Next, many of us headed to lunch at Blue by Eric Ripert, where Chef Daniel Humm, of Eleven Madison Park, joined with the Blue team to show us the best way to cook a lobster and then to serve us a lovely, delicious, four-course lunch.  Here's the final lobster dish.

As always, click on an image to view a larger version.

Yes, those are black truffle slices.  Damn, that was tasty. 

So, the first part of the day ended in grand style, Cayman Cookout at its best.

The next session for me was The Art of the Pie with Spike Mendelsohn.  Mendelsohn is a young chef who's been on a few Food Network shows, is talented, personable, and into classic American dishes.  The pie in the session's title is pizza, and he is known for making great pizza.  He showed us how to make a mushroom pizza that, when we tasted it--yes, I had two very small slices--was easily the best mushroom pizza I've ever had.  The one problem was that his session ran only 40 minutes, well short of its scheduled hour.  I would have preferred he fill the hour with information.

Next up was Daniel Humm's "beach picnic."  He explained how to prepare a strawberry gazpacho that was brilliant and that I very much want to make--but he finished in 18 minutes.  I was very glad I hadn't paid the full fee for just that session.

Two chefs new to the event, two short sessions, two groups of quietly disgruntled foodies:  Cayman Cookout at its worst.

The evening was a mixture of the two.  On the one hand, we had Anthony Bourdain

making Texas-style brisket on white bread with beans and macaroni and cheese, Eric Ripert

preparing swordfish, and Jose Andres

making Catalan bread with buttered uni and cheese.  So, the big three were working hard--and working the crowds.

On the other hand, the other chef guests were either eating off on their own, away from the crowd, or nowhere in sight; last year, they'd also cooked.  Many folks had come for the chance to interact with and watch the chefs as they worked, and that was possible only with the big three.

To be fair, five or six other stations had lesser-known chefs preparing tasty small dishes, and there was a dessert assembly that looked good.  Sadly, the dessert quality was well below that of the savory dishes, a waste of calories.

The weather also presented challenges today, with big waves in the morning turning into bigger waves in the afternoon, so big they occasionally came all the way into the tents and soaked the feet of the attendees (I loved that, actually, but many did not).  The evening brought rain, but only for a bit; most of the barbecue was rain-free.  

On balance, I enjoyed the day quite a bit, but it could have been better with just a few changes. 

For what it's worth, I have to note that I'm talking here about how to make something great into something insanely great; it's still an amazing event. 

Thursday, January 17, 2013

On the road again: Cayman Cookout, day 1

It really was, as many folks on islands say, another day in paradise here. The view out my window as I headed down to the beach to eat lunch while lounging on the sand by the ocean:

As always, click on an image to view a larger version.

See those little chairs right by the water, the ones with the fold-up shades? I ate on one of those.

Meanwhile, snow warnings have popped up all day for Raleigh, which is, as anyone who's lived there knows, never really prepared to handle snow.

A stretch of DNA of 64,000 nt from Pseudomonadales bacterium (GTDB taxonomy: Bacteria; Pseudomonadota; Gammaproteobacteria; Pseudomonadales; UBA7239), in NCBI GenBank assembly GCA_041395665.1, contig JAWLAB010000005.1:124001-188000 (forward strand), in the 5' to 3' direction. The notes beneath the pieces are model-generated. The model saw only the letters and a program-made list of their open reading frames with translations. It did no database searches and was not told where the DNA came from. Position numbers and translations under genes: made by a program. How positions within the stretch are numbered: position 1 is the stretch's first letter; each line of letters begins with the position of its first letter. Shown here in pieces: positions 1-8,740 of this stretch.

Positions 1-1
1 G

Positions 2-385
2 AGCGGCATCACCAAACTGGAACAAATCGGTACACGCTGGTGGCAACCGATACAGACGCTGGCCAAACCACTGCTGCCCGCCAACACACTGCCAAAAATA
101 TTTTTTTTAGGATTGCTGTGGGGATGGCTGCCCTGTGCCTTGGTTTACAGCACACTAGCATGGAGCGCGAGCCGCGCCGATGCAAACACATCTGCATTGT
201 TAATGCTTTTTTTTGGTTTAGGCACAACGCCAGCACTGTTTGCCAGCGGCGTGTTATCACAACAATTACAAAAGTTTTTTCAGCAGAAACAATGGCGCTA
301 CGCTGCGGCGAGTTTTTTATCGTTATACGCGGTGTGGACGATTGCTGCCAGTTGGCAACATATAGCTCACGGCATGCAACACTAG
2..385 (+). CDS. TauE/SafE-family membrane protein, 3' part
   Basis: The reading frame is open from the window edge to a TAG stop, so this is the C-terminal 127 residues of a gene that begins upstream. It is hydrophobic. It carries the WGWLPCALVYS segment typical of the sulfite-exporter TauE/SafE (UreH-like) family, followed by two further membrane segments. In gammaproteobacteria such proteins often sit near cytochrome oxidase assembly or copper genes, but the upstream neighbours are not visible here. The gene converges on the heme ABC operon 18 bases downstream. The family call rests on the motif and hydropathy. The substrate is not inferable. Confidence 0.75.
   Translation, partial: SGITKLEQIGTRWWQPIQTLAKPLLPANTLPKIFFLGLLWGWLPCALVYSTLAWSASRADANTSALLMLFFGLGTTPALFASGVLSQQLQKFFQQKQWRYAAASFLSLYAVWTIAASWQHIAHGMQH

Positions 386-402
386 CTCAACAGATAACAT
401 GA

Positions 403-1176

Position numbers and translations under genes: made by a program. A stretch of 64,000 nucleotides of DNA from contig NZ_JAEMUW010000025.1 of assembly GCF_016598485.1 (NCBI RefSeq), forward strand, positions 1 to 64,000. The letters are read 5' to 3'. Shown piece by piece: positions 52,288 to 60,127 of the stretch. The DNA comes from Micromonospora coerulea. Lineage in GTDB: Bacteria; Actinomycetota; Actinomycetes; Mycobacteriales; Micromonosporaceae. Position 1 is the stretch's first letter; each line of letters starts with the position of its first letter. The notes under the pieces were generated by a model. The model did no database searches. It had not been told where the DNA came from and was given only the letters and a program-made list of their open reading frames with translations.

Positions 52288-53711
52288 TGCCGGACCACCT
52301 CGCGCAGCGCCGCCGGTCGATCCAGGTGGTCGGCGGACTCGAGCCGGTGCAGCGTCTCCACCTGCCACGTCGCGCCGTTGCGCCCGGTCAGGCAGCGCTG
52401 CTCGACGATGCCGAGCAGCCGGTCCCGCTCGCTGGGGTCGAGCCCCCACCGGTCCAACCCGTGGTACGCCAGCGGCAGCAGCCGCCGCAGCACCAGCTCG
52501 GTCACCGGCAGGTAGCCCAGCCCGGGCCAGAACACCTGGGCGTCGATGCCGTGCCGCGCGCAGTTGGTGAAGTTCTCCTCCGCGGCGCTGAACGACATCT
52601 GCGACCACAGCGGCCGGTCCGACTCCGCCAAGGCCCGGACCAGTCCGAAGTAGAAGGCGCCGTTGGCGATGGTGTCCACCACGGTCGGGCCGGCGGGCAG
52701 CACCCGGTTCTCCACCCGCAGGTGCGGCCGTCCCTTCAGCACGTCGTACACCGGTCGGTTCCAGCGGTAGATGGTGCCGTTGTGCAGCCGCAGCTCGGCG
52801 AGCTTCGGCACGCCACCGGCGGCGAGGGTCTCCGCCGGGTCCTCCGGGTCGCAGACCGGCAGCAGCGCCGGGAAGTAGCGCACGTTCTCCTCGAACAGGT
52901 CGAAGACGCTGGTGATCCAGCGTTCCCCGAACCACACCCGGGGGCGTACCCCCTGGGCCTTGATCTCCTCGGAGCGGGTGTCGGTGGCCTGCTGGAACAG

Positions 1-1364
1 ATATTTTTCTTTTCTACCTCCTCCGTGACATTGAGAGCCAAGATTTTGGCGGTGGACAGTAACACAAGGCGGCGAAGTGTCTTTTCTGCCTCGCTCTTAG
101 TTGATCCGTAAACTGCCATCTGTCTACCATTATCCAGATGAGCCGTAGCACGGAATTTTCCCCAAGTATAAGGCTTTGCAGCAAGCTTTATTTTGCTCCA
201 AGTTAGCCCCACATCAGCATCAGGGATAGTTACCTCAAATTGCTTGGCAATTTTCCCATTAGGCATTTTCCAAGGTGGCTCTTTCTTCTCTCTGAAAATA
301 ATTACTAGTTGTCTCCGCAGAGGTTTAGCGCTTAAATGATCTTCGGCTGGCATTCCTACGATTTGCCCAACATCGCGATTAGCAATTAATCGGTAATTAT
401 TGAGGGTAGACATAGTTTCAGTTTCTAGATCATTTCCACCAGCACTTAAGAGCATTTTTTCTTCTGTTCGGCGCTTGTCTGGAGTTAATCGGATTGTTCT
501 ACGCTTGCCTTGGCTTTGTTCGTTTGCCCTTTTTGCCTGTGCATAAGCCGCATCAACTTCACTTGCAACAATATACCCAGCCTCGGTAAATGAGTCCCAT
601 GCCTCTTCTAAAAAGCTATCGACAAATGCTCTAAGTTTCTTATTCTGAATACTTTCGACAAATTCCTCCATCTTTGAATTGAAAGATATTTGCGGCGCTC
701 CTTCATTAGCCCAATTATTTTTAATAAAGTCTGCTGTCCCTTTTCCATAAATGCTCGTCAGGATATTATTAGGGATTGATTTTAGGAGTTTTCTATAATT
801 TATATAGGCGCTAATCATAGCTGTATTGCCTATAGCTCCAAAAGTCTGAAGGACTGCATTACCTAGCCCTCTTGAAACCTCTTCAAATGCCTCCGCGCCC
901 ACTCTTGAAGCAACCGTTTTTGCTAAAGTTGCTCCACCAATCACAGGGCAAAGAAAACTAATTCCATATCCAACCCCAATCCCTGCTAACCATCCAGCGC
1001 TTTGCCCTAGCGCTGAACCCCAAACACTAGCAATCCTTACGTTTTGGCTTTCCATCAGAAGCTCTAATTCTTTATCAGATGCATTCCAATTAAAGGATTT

So, earlier tonight, after only a few minutes of snow, this was the view from my kitchen to my back deck.

Meanwhile, this was the view from my seat at dinner, where I ate under the stars with the ocean in view.

Okay, that's not entirely accurate.  I could also see this view of the bar on the water.

I'm sorry for everyone back home in Raleigh. 

Yeah, I could get used to this--if I could just find a way to be way, way wealthier than I am.

Ah, well.  All this typing has tuckered me out.  Time to go sit on my patio, drink Coke Zero, listen to the ocean, and think deep thoughts.

Wednesday, January 16, 2013

On the road again: Cayman Cookout, day 0

I'm back in Grand Cayman in January for one of the greatest foodie events, the Cayman Cookout.  Check out all that's happening this weekend, and if you're at all a foodie, you'll wish you were here.

I don't want to kid you:  this trip is not rough duty.  I'm jealous of me, and I'm here.  Leaving a cold rainy Raleigh--a town that is facing a winter storm warning--after two and a half hours of sleep for the nearly eighty degrees of this beautiful island is a treat indeed.  It's not all party time; waking up was brutal, and I spent more of today working than doing anything else.  Still, it's almost impossible to complain when you're working under the slowly spinning ceiling fan and staring over your laptop at this view out the hotel room windows. 

As always, click on an image to see a larger version.

Today is, according to weather forecasts here, the worst day of the event:  cloudy and only high seventies. 

I can live with that.

The same view near sunset was equally but differently wonderful.

I could definitely get used to this.  

Dinner tonight was at Blue by Eric Ripert, a restaurant here at the hotel that reflects the passion for and genius with seafood that Ripert possesses and showcases in his New York flagship, Le Bernardin.  I, of course, went for the larger of the two tasting menu options, and it was marvelous.  The star of the group was tuna - foie gras, which is a paper-thin layer of tuna over a thin slice of foie gras, the whole thing delicately spiced with olive oil, chive bits, and no doubt several other tasty ingredients. 

I could eat a giant cookie tray of this light but intense dish that manages to trigger many different umami flavors.